Another important aspect to this debate is, of course, school shootings. According to Everytown Research, there were 96 instances of discharged guns at schools this year, and according to CNN, 45 school shootings which resulted in injury or death. Most commonly, they are committed by teenagers that attend or previously attended the school being targeted. One proposed solution was the arming of teachers, though there are many reasons why this is a poor option. Teachers are already swimming in safety responsibilities, and during a shooting their priority is the students, not grabbing a gun and trying to take a life. Conversely though, there are many teachers and many classrooms to be taken care of. While yes, many schools have officers on campus, it isn’t possible for them to be in every part of the building at once. So, perhaps giving teachers non-lethal weapons like tasers could be a solution? This provides a way to stun any sort of attack in the classroom without invoking death unnecessarily. Police officers use tasers for the same reason. If a teacher could stun a perpetrator, it could provide more time for the actual officer on campus to reach the area of attack. Additionally, there would be no real downside to increasing law enforcement on school campuses. Other ideas include metal detectors and clear backpacks, but just like every solution proposed, these are met with controversy.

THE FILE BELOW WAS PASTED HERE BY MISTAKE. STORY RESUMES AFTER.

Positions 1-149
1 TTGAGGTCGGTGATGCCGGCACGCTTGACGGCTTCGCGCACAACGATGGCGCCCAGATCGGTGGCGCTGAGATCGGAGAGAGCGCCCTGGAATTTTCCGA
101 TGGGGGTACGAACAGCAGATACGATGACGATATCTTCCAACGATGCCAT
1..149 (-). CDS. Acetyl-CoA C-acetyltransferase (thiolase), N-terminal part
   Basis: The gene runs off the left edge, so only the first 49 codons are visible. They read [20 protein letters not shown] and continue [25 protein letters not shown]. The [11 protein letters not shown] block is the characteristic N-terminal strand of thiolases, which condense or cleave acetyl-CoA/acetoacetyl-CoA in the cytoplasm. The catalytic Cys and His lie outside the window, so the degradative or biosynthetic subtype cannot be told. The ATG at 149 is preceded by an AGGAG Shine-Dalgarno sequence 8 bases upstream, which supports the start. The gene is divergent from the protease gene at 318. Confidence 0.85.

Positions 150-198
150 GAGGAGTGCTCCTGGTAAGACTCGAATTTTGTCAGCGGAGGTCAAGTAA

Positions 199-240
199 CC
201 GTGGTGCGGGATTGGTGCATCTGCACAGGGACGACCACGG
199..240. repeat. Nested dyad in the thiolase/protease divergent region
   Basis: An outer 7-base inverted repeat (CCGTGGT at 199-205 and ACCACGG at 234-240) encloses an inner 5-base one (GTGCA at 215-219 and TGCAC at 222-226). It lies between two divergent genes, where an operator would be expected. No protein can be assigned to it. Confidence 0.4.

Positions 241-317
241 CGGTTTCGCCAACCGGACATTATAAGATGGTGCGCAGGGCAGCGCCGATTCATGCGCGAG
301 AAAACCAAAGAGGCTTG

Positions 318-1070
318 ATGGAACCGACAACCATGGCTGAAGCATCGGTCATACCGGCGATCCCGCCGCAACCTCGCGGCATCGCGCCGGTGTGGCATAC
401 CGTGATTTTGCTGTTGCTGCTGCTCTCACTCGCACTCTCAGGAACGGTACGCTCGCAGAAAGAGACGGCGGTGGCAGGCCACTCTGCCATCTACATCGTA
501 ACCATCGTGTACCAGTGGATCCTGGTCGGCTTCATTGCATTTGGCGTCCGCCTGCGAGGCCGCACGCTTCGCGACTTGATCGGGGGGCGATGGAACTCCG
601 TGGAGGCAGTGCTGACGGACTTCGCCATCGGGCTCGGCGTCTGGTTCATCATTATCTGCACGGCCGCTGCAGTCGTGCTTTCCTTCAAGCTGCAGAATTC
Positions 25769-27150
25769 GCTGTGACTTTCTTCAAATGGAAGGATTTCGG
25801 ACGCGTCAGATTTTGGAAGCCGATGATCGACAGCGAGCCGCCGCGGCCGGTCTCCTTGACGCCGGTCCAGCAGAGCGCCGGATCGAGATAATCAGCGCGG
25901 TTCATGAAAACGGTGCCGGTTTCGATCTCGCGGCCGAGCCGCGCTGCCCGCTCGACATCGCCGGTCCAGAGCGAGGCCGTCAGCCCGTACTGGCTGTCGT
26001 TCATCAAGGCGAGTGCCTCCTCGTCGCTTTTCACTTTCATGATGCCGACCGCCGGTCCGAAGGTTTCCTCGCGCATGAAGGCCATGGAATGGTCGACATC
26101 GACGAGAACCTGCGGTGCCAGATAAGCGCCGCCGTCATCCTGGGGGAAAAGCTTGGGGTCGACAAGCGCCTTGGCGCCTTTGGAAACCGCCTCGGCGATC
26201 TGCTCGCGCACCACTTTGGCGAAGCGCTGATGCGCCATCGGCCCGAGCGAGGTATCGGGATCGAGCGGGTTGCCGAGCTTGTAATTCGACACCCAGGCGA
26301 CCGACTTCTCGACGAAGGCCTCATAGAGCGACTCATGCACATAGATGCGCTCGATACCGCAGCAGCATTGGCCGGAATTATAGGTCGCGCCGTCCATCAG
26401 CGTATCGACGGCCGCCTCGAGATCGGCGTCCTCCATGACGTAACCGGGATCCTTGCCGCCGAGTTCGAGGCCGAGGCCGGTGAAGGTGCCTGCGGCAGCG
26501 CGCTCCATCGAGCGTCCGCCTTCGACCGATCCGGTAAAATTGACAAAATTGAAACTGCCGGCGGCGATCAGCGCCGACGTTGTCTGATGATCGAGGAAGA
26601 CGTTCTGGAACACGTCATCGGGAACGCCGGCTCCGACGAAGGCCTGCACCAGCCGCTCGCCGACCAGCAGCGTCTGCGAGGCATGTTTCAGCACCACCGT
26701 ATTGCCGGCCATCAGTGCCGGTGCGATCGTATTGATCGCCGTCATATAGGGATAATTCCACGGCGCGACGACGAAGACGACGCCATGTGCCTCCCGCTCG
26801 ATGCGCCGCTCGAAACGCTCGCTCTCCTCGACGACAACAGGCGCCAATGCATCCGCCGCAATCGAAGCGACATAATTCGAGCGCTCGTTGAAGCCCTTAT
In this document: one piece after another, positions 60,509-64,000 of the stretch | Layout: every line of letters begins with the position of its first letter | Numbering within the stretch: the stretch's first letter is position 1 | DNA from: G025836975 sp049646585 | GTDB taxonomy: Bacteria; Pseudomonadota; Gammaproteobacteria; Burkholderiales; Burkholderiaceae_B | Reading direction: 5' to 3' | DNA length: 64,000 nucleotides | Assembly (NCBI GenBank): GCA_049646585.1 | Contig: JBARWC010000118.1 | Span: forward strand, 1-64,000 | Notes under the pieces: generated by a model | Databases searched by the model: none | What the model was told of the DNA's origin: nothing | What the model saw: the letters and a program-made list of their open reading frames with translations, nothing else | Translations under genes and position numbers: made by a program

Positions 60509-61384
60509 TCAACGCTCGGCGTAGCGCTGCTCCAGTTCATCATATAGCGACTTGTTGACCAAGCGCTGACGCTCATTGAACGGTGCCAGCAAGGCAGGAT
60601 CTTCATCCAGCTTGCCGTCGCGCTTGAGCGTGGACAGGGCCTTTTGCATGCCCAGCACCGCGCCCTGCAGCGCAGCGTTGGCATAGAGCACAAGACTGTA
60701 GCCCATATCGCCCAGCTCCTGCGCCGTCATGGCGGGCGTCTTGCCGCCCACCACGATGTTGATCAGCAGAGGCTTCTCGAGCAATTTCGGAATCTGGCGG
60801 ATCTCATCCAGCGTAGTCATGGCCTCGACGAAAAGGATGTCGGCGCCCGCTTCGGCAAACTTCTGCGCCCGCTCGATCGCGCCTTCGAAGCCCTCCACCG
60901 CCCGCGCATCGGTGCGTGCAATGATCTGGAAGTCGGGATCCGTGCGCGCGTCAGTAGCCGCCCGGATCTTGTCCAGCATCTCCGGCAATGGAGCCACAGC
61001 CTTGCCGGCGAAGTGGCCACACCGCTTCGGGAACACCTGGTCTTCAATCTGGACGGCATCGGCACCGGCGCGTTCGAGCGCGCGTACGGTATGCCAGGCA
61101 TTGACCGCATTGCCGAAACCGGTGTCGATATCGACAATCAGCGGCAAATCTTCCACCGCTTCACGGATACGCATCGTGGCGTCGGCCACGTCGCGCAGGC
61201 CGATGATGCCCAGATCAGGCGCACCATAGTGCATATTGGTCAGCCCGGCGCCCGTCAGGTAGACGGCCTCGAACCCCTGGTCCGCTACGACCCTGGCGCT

On the contrary, there are reasons many people defend guns 100%. Arguments include the exercising of their rights, protection or retaliation during a shooting incident, using guns for sport or hunting, and general protection in the home. Though, when looking at the reasons they are harmful, doesn’t the amount of lives lost outweigh the entertainment aspect? Saving lives of innocent people is more valuable than a sport or game. Additionally, it is possible to exercise a person’s rights without weaponry which dangers other people’s lives. If law enforcement does their job, there’s not really need for guns in the home anyway. Their job is to protect, that’s not the responsibility of the public; however, it is understandable why people why want to protect themselves, and also understandable why people want to protect their freedoms. Wasn’t that the point of the Bill of Rights in the first place?

So, it begs the question, what can be done? While there is no perfect solution for anyone, perhaps stricter requirements for obtaining guns, more frequent checks and retesting for gun owners, better securing of guns in the home, increased officers on campuses, etc., can at least chip away at the problem a little bit. While yes, it is obvious that any changes made will anger people, sacrifices have to be made for safety. If someone really cares about having a gun that much, they’ll put up with some occasional restesting. Doing nothing fixes nothing. Sitting idly and continuing to let people die everyday is outrageous. Revisiting what laws and regulations that already exist, and are no longer applicable to where the country is now, is a good first step.